- The NEC recommends a maximum voltage drop of
**3%**for branch circuits. - The NEC suggests the overall voltage drop from the service panel to the final load should not exceed
**5%**to ensure efficient operation. - In IET and IEC, the maximum allowable voltage drop is
**3%**and**5%**for lighting and inductive loads respectively. - In IEEE, the value of permissible voltage drop is
**2.5%**. - AS/NZS 3008 allow a voltage drop up to
**5%**and should no more than 7% in dedicated installation networks.

We have already discussed the selection of proper size of cable for electrical wiring installation in SI and British system with examples. In the above article, we have also explained the voltage drop calculation and voltage drop formula as well as online cable size calculator.

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**Voltage Drop Formulas**

#### Voltage Drop in DC Circuits:

The voltage drop across a conductor in single phase AC circuits and DC circuits can be calculated using Ohm’s law:

*Voltage Drop (V _{d}) = I × R*

Where:

*V*= is the voltage drop in volts._{d}*I*= is the current (in amperes),*R =*is the resistance of the conductor (in ohms).

In more complex AC circuits, the impedance “Z” (including resistance “R” and reactance “X” (either inductive reactance “X_{L}” or capacitive reactance “X_{C}“) needs to be considered.

**Voltage Drop in Single-Phase AC System**

The voltage drop for a single-phase AC system can be calculated using the following formula:

*Voltage Drop (V _{d}) = (2 × I × L × Z) ÷ 1000*

Where:

*V*= is the voltage drop in volts._{d}*I*= Current in amperes,*L*= Length of the cable in meters,*Z*= Impedance of the cable (ohms per kilometer).

Voltage drop in a single-phase system when power factor is involved

*V _{d} = IL [2 (R_{C} Cosθ + X_{C} Sinθ)]*

**Good to know:**

- Z is the overall resistance of AC circuit.
- In pure resistive circuit, impedance “Z” = resistance “R”.
- In capacitive circuit, Z = √(R
^{2}+ X_{C}^{2}) while in inductive circuit, Z = √(R^{2}+ X_{L}^{2}) - Z = √(R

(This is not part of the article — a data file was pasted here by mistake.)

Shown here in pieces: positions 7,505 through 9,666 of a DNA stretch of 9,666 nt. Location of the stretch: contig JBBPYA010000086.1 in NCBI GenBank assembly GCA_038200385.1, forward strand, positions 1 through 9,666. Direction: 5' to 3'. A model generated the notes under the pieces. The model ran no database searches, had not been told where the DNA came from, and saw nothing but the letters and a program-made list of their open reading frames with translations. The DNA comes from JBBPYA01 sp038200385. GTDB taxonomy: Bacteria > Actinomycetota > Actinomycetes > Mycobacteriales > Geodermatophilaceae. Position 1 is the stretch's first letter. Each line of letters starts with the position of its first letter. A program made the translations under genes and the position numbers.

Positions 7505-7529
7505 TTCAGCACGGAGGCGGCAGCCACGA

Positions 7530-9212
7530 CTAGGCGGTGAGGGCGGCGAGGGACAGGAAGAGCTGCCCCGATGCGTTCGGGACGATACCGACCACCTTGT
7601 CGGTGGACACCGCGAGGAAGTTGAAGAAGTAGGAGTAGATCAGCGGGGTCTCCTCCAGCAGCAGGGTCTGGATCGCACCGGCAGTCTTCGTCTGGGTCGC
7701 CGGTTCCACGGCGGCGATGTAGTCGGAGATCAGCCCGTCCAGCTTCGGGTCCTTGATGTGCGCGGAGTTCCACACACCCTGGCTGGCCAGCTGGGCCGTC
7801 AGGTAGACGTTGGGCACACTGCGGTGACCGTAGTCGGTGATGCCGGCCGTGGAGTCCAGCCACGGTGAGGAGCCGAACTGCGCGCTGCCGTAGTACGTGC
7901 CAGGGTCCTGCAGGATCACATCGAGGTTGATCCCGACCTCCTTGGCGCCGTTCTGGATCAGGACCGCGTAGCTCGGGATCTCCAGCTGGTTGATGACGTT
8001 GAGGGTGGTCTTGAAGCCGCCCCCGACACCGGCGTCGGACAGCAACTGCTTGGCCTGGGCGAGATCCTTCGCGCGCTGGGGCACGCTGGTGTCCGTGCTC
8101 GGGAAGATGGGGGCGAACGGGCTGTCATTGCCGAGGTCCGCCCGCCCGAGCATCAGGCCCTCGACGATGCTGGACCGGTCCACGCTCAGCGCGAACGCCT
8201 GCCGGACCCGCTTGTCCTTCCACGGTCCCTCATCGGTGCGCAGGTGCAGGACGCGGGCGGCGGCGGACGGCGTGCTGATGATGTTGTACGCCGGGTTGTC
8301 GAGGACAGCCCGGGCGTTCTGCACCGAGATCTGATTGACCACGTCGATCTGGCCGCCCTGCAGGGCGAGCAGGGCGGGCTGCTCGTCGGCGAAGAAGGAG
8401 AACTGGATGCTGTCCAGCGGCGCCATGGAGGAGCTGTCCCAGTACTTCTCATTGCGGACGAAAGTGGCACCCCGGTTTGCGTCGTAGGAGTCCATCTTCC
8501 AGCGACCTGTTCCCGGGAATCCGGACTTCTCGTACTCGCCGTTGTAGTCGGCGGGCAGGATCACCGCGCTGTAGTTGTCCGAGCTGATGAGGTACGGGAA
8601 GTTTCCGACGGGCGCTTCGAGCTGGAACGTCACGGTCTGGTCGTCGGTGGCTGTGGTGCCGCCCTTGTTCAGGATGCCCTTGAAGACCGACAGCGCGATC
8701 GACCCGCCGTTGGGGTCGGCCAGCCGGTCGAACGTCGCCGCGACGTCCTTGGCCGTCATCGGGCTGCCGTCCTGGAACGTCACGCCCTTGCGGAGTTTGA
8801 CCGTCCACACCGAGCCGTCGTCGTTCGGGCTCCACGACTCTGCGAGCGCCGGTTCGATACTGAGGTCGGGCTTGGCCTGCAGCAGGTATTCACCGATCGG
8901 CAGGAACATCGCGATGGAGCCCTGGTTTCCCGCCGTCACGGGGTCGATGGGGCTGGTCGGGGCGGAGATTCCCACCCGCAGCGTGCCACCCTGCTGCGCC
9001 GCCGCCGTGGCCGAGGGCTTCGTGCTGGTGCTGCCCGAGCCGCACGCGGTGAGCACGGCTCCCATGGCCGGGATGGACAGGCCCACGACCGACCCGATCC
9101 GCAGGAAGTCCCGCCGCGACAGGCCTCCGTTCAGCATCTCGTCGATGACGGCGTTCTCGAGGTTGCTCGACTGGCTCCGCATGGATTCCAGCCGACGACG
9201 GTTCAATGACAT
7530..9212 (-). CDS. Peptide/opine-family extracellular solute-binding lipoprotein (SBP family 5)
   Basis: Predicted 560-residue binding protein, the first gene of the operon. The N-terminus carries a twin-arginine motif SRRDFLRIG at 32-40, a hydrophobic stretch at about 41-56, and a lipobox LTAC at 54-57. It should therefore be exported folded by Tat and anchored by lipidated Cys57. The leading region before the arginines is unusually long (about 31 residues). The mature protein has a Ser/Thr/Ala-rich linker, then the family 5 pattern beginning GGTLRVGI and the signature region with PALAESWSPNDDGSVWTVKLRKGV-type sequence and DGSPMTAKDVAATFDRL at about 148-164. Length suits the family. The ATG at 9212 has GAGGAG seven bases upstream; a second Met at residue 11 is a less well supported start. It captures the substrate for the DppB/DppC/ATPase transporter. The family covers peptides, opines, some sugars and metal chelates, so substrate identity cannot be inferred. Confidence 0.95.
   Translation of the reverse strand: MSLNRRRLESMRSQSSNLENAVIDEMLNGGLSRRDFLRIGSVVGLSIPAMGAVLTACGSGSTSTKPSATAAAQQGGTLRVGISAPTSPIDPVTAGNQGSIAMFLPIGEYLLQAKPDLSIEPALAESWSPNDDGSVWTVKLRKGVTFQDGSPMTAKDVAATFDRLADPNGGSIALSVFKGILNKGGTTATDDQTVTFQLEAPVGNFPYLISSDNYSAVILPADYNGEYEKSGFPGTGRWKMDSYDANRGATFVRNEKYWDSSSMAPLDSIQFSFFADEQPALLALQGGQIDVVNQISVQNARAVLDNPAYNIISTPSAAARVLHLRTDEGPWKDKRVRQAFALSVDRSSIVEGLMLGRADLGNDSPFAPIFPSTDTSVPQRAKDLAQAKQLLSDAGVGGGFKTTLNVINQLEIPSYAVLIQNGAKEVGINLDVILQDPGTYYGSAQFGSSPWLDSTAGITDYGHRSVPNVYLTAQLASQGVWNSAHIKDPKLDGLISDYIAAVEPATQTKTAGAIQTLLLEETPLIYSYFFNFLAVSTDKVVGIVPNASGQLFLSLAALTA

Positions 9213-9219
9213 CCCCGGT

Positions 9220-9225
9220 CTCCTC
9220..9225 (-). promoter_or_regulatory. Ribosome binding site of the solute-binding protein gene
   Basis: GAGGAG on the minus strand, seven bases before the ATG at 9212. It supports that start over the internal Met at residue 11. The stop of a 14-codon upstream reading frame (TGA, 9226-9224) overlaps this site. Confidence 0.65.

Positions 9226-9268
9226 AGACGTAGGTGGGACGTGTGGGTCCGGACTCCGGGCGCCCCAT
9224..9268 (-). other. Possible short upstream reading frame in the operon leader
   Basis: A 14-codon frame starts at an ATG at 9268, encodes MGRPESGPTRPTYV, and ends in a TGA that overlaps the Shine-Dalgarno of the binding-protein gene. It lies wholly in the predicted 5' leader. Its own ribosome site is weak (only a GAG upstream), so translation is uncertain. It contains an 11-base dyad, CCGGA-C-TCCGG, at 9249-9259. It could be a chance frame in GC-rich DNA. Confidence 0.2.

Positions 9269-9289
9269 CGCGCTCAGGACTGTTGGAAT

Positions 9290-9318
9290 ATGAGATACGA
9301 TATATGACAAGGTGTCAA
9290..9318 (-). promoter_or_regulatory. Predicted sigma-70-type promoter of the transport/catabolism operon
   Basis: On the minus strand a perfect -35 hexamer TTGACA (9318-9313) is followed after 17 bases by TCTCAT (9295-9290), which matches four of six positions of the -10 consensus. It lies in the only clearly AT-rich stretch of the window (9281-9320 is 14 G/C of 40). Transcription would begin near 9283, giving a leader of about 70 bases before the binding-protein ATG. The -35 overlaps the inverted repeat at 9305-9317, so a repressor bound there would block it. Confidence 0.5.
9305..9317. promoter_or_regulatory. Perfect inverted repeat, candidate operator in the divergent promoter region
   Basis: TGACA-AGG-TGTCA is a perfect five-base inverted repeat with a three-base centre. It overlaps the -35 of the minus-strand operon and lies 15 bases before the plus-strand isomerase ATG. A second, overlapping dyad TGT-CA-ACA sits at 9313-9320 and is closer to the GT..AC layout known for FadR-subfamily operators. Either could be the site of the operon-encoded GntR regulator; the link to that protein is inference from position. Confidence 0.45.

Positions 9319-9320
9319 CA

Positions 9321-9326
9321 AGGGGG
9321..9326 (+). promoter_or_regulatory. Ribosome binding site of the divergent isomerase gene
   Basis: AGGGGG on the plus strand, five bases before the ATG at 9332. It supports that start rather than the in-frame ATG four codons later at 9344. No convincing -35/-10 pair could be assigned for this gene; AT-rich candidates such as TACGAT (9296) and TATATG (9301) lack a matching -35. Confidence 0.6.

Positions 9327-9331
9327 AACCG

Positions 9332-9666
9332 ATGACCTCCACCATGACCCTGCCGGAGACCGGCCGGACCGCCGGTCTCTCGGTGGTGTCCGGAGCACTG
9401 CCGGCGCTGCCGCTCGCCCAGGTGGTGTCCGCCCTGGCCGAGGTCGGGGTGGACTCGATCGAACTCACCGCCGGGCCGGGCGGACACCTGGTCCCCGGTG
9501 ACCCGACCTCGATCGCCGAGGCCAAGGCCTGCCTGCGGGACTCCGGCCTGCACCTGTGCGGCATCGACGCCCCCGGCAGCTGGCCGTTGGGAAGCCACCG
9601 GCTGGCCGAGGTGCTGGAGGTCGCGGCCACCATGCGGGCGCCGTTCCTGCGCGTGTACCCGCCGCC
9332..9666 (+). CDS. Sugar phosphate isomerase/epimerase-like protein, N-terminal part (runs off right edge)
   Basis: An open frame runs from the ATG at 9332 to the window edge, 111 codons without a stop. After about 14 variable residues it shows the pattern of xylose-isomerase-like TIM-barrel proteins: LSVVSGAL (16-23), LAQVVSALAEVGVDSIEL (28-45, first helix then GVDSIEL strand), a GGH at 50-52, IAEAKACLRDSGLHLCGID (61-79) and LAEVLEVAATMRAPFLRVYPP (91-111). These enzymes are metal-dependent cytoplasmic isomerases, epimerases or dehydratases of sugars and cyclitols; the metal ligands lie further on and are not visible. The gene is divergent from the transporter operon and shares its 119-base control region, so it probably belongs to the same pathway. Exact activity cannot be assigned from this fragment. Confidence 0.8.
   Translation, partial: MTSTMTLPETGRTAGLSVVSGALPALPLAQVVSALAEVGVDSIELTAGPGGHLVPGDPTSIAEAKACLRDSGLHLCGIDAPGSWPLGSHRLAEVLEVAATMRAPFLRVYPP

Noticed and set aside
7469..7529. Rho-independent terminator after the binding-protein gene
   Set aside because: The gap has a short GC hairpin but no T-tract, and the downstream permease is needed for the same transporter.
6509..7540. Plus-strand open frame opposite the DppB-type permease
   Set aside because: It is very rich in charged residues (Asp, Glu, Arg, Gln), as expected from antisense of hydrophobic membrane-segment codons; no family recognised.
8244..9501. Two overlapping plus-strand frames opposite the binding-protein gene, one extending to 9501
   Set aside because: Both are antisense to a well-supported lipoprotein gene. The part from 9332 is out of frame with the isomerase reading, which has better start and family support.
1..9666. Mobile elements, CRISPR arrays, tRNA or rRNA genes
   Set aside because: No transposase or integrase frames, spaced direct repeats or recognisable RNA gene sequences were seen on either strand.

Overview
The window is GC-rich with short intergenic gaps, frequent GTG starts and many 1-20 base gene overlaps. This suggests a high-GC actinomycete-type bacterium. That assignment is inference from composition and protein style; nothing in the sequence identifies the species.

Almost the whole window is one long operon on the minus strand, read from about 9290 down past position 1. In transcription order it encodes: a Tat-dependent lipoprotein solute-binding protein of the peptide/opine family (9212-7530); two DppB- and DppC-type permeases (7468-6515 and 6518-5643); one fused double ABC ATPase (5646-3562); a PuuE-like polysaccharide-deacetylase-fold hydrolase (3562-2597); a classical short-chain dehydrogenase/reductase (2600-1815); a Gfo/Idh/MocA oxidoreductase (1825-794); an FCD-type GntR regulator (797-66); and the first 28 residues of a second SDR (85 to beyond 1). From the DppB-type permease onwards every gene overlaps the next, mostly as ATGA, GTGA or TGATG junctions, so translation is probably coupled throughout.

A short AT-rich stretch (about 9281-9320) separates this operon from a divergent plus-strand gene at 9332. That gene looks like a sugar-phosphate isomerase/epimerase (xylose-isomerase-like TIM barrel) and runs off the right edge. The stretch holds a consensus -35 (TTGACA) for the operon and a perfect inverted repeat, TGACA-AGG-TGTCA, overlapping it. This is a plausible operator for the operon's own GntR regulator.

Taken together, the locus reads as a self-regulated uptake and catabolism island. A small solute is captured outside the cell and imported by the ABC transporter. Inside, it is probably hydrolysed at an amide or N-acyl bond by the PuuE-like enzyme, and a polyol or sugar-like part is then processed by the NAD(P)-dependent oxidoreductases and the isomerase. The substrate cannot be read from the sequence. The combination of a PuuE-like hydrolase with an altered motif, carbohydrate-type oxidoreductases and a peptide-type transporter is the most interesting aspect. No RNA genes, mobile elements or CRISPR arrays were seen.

^{2}+ X_{C}^{2}) where R is reactance and X_{C}and X_{L}are capacitive reactance and inductive reactance respectably. - There is no impedance in DC circuits due to the absence of frequency and phase angle difference.
- When wire length is in meters, put R or Z = wire resistance in [Ω/km].
- When Wire length is in feet, put R or Z = wire resistance in [Ω/kft].

**Voltage Drop in Three-Phase AC System**

*Voltage Drop (V _{d}) = (√3 × I × L × Z) ÷ 1000*

*V _{d }= *(

*1.732 × I × L× R*)

*/ 1000*

The voltage drop calculation formulas is applicable for both 3-Phasem 3-Wire system i.e. delta connection) and 3-Phase. 4-Wire systems i.e. Star Connection

Where;

*V*= is the voltage drop in volts._{d}- $√3 = 1.732$is the square root of 3 for three-phase power.
*I, L,*and*R/Z*remain the same as in the single-phase equation.

Voltage drop in a balanced three-phase system when power factor is involved

*V _{d} = IL [ √3 (R_{C} Cosθ + X_{C} Sinθ)]*

Voltage drop in an unbalanced three-phase system

*Vd = IA LA Z _{C} A + IN LN Z_{C} N*

**Voltage Drop Formula for Steel Conduit**

This is the approximate voltage drop formula at unity power factor, cabal temperature 75˚C, and cable conductors in steel conduit.

*V _{D} = (2 × k × Q × I × D) / CMA ….. for 1-Phase.*

*V _{D} = (1.732 × k × Q × I × D) / CMA ….. for 3-Phase.*

Where;

*CMA*= The cross sectional area of the conductor in circular mils.*D*= The one way distance in feet.*I*= The circuit current in amperes.*Q*= The ratio between AC resistance and DC resistance (R_{AC}/R/_{DC}) for conductor larger than 2/0 for skin effect.*k*= Specific resistivity = 21.2 for aluminum and 12.9 for copper.